It had to take the incredible lawsuit that SMTT filed last year vs. Dominion Voting Systems, the real owner of the AES technology, after the latter rescinded its contract with SMTT, to lay bare all the sins that Filipino IT experts had been accusing it off---except that this time SMTT was blaming Dominion.

For instance, that SMTT NEVER deposited the SOURCE CODE, the operating manual of the AES, to the Bangko Sentral ng Pilipinas, as the AES law required, because Dominion never entrusted it to SMTT in the first place. Cesar Flores lied all along to Congress.


CENPEG Dir. for Policy Studies
Bobby Tuazon
Okay, so there’s Comelec’s blackmail. What do we do about it? If you ask a number of IT experts, go ahead, let’s call Brillantes’ bluff and revert to manual count, but convert it into a "hybrid system."

Actually, this hybrid system has been the position for some time now of former Comelec Commissioner Gus Lagman, the only commissioner with an IT background, who was not re-appointed by President Aquino at the demand of powerful politicos. It's also  the position of Bobby M. Tuazon, AES Watch Co-Convener and Director for Policy Studies of the Center for People Empowerment and Governance (CENPEG).


I asked Bobby Tuazon this morning to articulate his position and here it is:
 “Here's my reaction to Chairman Brillantes' comment that if critics don't want PCOS then we might as well revert to the manual system.

“Comelec had three years to assess the results of the May 2010 elections ---technical-wise and management-wise, to be able to anticipate the problems seen in the first mock elections (of august 2012). Instead of doing this, the commissioners remained fixated with the Venezuelan marketing company, Smartmatic, and they refused to give credence to recommendations and advice from its own Comelec Advisory Council (CAC) as well as the country's competent IT practitioners, management specialists and academic scholars regarding the system's program errors and deficiences

“Comelec should now adopt continuity and contingency measures. Rather than insist on using a PCOS system that is now unlicensed with no international certification and program bugs uncorrected, reverting to the manual system---as the Comelec chair himself hinted---is one option remaining.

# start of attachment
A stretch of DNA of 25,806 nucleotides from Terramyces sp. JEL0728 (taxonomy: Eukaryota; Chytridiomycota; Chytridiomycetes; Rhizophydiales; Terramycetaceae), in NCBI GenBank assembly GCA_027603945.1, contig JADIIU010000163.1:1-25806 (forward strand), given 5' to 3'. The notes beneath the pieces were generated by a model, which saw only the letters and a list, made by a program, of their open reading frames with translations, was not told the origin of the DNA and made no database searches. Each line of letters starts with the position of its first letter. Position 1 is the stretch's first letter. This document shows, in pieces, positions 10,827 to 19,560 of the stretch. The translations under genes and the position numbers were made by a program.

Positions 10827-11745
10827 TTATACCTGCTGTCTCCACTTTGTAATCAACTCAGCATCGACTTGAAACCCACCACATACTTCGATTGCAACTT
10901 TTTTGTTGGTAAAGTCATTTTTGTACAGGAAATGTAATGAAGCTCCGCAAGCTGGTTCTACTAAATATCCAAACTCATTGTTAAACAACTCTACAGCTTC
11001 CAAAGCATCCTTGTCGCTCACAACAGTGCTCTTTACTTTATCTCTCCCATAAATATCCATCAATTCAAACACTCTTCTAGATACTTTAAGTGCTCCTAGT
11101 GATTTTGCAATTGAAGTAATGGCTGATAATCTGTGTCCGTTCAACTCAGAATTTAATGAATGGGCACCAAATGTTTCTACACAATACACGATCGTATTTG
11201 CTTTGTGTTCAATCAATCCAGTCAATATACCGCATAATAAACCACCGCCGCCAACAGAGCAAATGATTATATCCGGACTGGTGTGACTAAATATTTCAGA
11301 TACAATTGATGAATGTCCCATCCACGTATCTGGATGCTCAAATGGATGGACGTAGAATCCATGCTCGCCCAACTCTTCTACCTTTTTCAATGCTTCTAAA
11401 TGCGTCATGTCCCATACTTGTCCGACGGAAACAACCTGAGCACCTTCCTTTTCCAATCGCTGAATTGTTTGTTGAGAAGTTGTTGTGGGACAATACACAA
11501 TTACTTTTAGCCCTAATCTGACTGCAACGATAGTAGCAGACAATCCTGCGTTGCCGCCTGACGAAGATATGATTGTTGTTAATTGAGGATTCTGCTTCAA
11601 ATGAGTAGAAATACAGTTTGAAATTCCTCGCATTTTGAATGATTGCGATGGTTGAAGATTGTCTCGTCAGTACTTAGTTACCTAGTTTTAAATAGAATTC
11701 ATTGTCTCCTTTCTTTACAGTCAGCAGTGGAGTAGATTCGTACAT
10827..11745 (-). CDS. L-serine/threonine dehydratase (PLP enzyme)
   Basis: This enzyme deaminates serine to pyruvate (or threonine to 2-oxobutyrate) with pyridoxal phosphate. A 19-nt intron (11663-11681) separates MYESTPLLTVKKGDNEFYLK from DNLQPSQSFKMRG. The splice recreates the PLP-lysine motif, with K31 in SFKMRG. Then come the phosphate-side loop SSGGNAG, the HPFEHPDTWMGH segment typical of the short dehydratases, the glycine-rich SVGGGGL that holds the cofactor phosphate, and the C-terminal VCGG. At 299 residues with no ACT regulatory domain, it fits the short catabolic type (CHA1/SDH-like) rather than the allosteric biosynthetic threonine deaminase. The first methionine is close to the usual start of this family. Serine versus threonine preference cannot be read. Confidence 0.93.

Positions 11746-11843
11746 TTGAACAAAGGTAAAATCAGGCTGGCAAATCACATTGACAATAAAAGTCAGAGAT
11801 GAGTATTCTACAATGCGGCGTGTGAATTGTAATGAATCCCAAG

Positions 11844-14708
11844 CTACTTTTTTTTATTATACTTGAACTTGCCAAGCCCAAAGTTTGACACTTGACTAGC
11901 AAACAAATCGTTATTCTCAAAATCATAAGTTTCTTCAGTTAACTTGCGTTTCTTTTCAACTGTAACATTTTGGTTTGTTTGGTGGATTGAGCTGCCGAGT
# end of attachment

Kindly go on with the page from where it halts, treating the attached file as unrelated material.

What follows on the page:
“What Comelec can do is to adopt a hybrid system that combines manual voting and counting, and computerization in transmitting ERs. This is one system that remains popular in countries that have either stopped using electronic-voting for being unreliable and for its lack transparency (like Germany), or have not adopted or are still pilot-testing it (like Japan, UK, Ireland, and The Netherlands), or which use several systems (like the US, which has 5 different voting systems).

“By now, the Comelec should realize that no election technology has been designed that is fully tamper- or deficiency-free. The commissioners should stop spreading disinformation and the "trust-the-system" credo that election modernization will modernize our democracy and make elections fraud-free. The earlier they realize this, the better for our country.”


Personally I find the hybrid system sensible. By doing the manual voting and count the various political parties---and the populace---can assiduously guard the elections, and voters know whom they voted for, as they wrote the names personally, unlike in the AES of 2010 where there was no paper trail (except for a piece of paper saying “congratulations,” which former President Erap thought was for him as winner). But the transmission should be automated as this is where the trickery comes in the form of ballot-snatching by goons, selling to highest bidder, etc.

Why don’t you voters think about this proposal and let me know. God bless us all.

For comments/reactions, please email:


  1. Eh kung yun nakatira sa Malacanang, binlack mail ang Senado at Congress masunod lang ang gusto nya, natural lang sa mga alipores nya ang gumaya sa pag blackmail matuloy na magamit ang Hokus PCOS machines na yan.

  2. I know, Edgardo, the Senate and House don't have much credibility when it comes to standing up to the Palace orders. That's why the "hybrid model" seems a better choice: manual vote ensures that you voters know whom you really voted for, and the political parties can guard the results of the count at precinct and municipal levels. the only aspect automated would be the transmission of the results to Comelec. Of course cheating may still occur at municipal or city level, and at Comelec, but at least there's a paper trail--unlike in the Hocus PCOS where there's none at all.
    Thanks for your reaction. Will publish this in a later blog.